However, new research shows nearly 50% of home loans are written through mortgage brokers, showing a shift in attitudes of lenders.
“The banks and lenders are moving to recognise mortgage brokers as a preferred distribution network for mortgages because of the number of customers using them and the fact there are no fixed costs associated with brokers such as a branch facility,” he said.

My personal experience:
I recently went into a major bank to get my Corporate Credit Card changed to a Business Credit Card.  I thought it was quite a simple thing to do . . . . .just needed the product switched.

I was served by a branch loans processor who had
  • No idea what they were doing,
  • Limited English skills and
  • No experience in business lending
It got so bad I literally had to spell out business terms such as "depreciation"  and "addbacks". 
After the loan was declined. I did not even realise I was makeing a formal application, nor did I sign anything including a mandatory privacy form.

I was advised I would need to speak to a business lender.  It took me 2 weeks to arrange a meeting with the Business Specialist. She seemed a little more knowledgable and was then told they will speak to someone and get back to me in 2 days. That was over 3 months ago, and although I have left emails and phone calls and I still waiting for some help  . . .  .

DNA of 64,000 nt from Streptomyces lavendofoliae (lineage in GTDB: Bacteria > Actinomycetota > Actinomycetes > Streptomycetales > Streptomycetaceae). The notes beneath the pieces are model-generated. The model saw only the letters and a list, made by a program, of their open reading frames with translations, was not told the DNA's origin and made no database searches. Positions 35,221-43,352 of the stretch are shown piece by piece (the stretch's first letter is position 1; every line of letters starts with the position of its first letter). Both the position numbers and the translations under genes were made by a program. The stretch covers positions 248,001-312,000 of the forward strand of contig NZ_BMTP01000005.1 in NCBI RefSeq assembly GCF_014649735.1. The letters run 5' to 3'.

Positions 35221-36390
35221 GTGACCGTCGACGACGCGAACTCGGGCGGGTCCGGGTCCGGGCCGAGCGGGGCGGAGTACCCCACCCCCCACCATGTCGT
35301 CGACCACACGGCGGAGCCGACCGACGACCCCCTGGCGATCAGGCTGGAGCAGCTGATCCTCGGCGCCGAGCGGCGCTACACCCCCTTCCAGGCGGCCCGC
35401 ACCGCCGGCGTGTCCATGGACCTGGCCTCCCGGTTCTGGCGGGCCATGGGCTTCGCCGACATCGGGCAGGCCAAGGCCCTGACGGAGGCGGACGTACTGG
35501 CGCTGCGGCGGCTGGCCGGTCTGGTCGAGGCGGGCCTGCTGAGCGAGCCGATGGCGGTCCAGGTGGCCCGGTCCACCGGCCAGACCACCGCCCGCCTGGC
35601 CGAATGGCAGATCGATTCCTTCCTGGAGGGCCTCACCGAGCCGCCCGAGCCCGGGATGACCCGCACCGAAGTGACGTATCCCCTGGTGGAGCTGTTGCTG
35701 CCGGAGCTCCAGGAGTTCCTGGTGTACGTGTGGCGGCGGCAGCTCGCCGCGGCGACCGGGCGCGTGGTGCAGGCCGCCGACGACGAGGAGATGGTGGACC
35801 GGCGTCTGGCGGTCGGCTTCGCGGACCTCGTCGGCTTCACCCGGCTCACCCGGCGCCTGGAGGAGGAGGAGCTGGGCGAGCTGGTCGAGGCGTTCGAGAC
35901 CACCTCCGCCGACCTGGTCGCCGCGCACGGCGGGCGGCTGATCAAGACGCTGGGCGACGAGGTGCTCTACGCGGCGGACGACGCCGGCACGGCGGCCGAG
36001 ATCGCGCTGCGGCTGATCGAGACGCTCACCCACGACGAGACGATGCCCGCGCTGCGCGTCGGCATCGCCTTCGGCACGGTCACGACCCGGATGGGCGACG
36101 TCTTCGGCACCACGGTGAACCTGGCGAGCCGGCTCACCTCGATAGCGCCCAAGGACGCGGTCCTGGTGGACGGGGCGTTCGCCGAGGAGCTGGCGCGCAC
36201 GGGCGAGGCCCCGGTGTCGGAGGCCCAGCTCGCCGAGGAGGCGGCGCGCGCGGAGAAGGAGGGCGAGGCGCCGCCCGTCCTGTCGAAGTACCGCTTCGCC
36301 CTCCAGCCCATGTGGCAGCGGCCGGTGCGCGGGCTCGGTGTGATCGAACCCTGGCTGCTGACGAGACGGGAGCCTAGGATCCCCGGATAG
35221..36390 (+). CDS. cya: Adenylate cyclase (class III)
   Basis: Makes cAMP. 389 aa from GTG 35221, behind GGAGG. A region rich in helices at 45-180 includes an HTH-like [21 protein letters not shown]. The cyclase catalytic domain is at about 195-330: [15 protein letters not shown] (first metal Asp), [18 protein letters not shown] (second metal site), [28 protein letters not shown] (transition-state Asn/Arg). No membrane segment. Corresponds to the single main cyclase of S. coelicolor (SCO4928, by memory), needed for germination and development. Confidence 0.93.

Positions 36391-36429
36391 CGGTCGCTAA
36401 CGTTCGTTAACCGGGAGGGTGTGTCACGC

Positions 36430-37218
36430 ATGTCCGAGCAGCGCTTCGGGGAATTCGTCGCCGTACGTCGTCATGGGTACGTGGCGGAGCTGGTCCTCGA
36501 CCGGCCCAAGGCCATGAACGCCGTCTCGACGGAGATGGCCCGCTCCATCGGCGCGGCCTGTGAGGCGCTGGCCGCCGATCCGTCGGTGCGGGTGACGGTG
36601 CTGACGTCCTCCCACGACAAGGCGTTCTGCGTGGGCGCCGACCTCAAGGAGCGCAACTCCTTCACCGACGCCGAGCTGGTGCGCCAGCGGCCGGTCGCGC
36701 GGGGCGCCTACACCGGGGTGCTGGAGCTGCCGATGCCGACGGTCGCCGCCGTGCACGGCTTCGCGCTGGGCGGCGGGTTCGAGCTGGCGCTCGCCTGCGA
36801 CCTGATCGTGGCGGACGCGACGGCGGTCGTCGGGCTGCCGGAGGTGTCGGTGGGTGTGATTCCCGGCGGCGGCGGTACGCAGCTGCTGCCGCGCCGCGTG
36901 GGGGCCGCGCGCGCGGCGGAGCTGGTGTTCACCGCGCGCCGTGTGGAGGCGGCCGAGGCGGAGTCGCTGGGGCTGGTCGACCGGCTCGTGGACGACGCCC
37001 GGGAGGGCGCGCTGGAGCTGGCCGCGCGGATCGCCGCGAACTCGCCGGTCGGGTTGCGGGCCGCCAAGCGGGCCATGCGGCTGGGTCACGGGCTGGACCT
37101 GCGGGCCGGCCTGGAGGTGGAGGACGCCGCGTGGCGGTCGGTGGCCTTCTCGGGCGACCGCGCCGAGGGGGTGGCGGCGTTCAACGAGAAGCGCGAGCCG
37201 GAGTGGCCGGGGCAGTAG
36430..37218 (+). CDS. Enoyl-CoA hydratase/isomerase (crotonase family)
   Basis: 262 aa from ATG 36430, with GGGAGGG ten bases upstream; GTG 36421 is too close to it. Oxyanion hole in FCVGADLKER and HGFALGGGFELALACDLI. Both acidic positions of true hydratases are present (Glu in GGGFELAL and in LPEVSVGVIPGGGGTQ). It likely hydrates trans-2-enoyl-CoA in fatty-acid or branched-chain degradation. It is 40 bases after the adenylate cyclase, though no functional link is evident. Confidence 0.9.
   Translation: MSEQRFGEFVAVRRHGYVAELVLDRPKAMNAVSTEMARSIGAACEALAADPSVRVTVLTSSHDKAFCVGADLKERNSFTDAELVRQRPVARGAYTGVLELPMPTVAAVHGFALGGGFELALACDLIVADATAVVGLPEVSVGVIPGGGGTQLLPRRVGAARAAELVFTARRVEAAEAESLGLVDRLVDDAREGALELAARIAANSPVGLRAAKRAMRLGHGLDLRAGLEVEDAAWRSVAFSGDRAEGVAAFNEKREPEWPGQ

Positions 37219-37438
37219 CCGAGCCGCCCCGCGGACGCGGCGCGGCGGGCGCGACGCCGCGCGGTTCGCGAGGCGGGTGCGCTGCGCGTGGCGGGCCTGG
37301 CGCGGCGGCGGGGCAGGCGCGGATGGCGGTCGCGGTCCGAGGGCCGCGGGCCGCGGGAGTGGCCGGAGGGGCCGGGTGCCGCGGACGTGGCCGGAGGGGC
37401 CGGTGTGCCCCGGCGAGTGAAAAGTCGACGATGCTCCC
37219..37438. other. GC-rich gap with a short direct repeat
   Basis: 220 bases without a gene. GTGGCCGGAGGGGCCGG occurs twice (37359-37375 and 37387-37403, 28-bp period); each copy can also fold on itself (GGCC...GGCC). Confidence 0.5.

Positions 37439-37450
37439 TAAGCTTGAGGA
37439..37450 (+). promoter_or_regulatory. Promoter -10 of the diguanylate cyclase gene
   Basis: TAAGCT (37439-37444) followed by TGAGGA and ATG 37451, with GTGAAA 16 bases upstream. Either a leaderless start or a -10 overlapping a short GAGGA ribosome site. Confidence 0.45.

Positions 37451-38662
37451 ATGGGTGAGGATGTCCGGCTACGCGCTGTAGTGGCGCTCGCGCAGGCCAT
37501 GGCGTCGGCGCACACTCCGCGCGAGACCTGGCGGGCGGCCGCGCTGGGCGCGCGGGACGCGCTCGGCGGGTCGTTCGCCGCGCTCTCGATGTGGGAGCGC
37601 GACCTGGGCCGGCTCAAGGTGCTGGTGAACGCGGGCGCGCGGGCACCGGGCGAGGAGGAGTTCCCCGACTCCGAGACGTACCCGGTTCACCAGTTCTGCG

1. Why did I go into a Branch?
2. Why would you?

Tuesday, July 10, 2012

Newsletter - July 2012

Equitimax Pty Ltd


July 2012

Please find your Jul/ August newsletter below. If you have any questions or changes please email
There is a lot of media hype about out-of-cycle interest rate movements but little in the way of explanation. We have fielded many questions from clients about why lenders are moving their interest rates out of cycle with the RBA and what it means for home owners.
Our page two article attempts to answer these questions by explaining the case for both sides of the argument. To understand more about this topic, your mortgage broker is always a good person to turn to for reliable unbiased advice.
In this issue we also look at how to build equity in your home loan quickly - page 3 - and the changing face of the Aussie household - below. Our page 4 article explores the topic of empathy and how important it is for effective relationships and communication.
Kind Regards,

Robert Ward & John McLennan
Directors - Equitimax Pty Ltd

Robert Ward & John McLennan
Equitimax Pty Ltd
PO Box 929
Chatswood NSW2057

Tel: 02 9411 5322
Mob: 0417 448 691
Fax: 02 9411 5200